I’ve been looking for a good notebook I can use to sketch out ideas and plans. I wanted something sturdy enough to survive hard use in the shop, which would lie flat without trying to close up on me while I was working in it.
My first stop was Amazon.com. The best option seemed to be a hardcover, spiral bound, sketchbook. Definitely a possibility, but not as sturdy as I’d like. Looking in brick-and-mortar stores around me I found something similar at both Staples and Barnes and Noble. In each case, the price worked out to be around 16 cents a page. While at Staples I noticed that an 80-page sketchbook was almost the same price as a ream of 11”x17” paper. If I used the whole ream at half size, it would give me 10 sketchbooks worth or paper at a whopping 1¼ cents per page. I’ve done some bookbinding in the past, so the next logical step was to make my own notebook. A trip to Staples and an old T-shirt netted me everything I needed in terms of materials.
First I folded a bunch of my paper in half. This was the most tedious part; I wanted nice clean edges on the finished book, so I needed to make clean folds. For a 100 sheet sketchbook, I needed to make crisp folds on 50 sheets of paper.
I grouped my folded sheets into ten nested stacks of five (generally referred to as signatures). I laid these signatures together and squared up the edges, then clamped them down with a pair of big binder clips. This prevented them from moving around during the next steps.
Using a ruler, I marked out 1” intervals on the spine of the book, then used a small saw to make cuts across. This gave me little slits in the back of each signature to use in stitching. I used some waxed embroidery floss and a simple running stitch to sew up all ten of my signatures, then stacked them and squared the edges again. (I ran out of blue floss halfway through, so I wound up with a vaguely patriotic theme.)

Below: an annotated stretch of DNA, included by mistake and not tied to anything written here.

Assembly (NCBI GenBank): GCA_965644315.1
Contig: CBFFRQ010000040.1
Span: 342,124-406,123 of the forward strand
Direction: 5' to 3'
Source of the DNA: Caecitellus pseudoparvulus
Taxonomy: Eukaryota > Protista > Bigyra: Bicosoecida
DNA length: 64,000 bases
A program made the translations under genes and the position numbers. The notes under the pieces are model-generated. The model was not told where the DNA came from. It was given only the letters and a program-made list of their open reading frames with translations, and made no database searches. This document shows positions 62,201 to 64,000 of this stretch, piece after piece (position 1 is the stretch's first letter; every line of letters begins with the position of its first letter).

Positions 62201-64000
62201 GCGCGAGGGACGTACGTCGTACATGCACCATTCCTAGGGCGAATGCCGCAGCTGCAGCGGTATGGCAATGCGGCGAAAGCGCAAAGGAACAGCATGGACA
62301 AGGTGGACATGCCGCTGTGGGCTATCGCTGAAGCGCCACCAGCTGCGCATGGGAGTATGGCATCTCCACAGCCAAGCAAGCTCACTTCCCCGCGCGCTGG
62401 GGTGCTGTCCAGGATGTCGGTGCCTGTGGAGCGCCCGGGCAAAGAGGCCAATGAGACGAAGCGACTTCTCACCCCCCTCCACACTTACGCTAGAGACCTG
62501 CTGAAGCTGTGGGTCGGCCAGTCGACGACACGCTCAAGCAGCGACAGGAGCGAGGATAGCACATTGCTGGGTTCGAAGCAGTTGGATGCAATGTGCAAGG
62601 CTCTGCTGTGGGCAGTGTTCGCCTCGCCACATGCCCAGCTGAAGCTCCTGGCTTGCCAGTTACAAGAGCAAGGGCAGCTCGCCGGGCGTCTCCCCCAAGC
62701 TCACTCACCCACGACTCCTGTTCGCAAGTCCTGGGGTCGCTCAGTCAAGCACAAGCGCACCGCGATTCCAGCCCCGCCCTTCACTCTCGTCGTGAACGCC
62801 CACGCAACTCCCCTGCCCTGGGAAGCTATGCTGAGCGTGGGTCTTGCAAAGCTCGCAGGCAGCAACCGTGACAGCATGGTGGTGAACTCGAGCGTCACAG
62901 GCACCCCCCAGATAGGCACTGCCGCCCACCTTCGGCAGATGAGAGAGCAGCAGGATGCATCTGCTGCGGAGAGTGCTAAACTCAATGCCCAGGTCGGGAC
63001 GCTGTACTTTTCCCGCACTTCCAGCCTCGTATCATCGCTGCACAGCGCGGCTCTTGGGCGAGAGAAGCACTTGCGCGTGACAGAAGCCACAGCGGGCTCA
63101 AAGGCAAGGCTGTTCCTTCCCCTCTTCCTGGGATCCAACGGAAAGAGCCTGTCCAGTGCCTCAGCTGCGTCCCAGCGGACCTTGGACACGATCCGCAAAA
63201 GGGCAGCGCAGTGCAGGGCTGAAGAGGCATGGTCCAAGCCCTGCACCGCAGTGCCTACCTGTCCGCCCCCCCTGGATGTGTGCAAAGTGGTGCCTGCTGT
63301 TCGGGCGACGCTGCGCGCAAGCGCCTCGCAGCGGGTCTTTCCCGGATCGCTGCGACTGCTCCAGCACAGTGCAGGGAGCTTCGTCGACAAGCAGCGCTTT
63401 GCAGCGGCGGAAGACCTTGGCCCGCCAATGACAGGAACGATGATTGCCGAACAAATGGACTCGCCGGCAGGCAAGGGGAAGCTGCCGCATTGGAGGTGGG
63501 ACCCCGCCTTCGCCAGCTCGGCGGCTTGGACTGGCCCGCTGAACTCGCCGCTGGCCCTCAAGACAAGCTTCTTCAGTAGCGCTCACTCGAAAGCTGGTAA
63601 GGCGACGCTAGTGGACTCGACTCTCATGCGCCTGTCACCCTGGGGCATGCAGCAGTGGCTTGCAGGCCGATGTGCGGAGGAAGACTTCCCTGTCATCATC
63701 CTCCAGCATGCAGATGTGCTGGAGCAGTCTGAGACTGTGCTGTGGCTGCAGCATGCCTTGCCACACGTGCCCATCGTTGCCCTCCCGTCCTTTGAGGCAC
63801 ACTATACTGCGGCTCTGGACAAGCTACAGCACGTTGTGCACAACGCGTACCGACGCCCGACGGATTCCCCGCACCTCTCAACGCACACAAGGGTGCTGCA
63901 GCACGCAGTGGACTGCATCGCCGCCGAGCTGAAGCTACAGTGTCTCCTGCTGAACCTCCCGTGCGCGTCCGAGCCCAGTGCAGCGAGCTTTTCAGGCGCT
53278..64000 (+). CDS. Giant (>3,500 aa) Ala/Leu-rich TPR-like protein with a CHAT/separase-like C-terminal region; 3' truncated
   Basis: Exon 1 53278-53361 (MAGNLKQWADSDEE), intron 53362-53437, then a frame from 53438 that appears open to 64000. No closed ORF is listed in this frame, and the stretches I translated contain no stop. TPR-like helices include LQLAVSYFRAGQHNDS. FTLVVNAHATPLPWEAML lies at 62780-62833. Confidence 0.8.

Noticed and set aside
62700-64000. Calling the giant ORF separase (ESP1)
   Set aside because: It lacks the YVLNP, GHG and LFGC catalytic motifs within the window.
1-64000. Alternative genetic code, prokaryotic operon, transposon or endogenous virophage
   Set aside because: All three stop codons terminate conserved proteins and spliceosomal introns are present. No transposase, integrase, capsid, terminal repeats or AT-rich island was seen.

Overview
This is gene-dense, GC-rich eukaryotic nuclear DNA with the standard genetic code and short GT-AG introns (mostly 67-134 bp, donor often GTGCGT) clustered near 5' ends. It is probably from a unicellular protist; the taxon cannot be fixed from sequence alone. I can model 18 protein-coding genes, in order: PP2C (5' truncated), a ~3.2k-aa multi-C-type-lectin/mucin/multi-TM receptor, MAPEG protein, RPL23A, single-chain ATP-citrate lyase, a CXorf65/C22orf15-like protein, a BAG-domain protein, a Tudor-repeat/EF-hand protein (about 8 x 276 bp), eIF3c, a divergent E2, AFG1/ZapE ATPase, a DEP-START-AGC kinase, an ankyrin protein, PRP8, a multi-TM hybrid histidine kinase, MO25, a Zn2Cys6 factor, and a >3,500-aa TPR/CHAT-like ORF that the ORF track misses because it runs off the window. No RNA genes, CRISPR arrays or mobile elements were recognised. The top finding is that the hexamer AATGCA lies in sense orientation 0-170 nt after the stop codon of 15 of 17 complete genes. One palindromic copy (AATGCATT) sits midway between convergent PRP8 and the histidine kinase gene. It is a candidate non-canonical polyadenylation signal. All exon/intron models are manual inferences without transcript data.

A few pieces of tape slipped under the stitching on the signatures held them all together. Ideally it would have been cloth tape, but I didn’t have any on hand, so I went ahead and used duct tape instead. A quick coat of glue along the spine and I was ready to set it aside to dry.
While the bound pages were drying, I cut two rectangles of posterboard ⅛” wider and ¼” taller than my signatures. The back of my booklet measured ¾” across, so I spaced them out that much and tacked them down onto an old T-shirt with glue. I went light on the glue here, because I didn’t want it to soak completely through, and really just needed to keep the covers from sliding around. I cut the cloth around the covers, giving myself about an inch clearance on each side, then trimmed the corners as shown. Next I folded the edges in and glued them as well (you can be more generous with the glue in this step, it won’t show), and glued a piece of paper over the rough edges (mostly). I set the completed cover aside under a heavy box of books to dry.
Once both halves were dry, I wrapped the cover around the pages and glued it in place. Then set the whole thing aside again under the same box of books.
Twenty-four hours later I had a completed sketchbook. It was cheaper than any I would have bought, as well as being dramatically sturdier and having more usable pages. The paper isn’t super high quality (it’s just 20lb copy paper), but I’m not planning to use it for artistic masterpieces so it works just fine.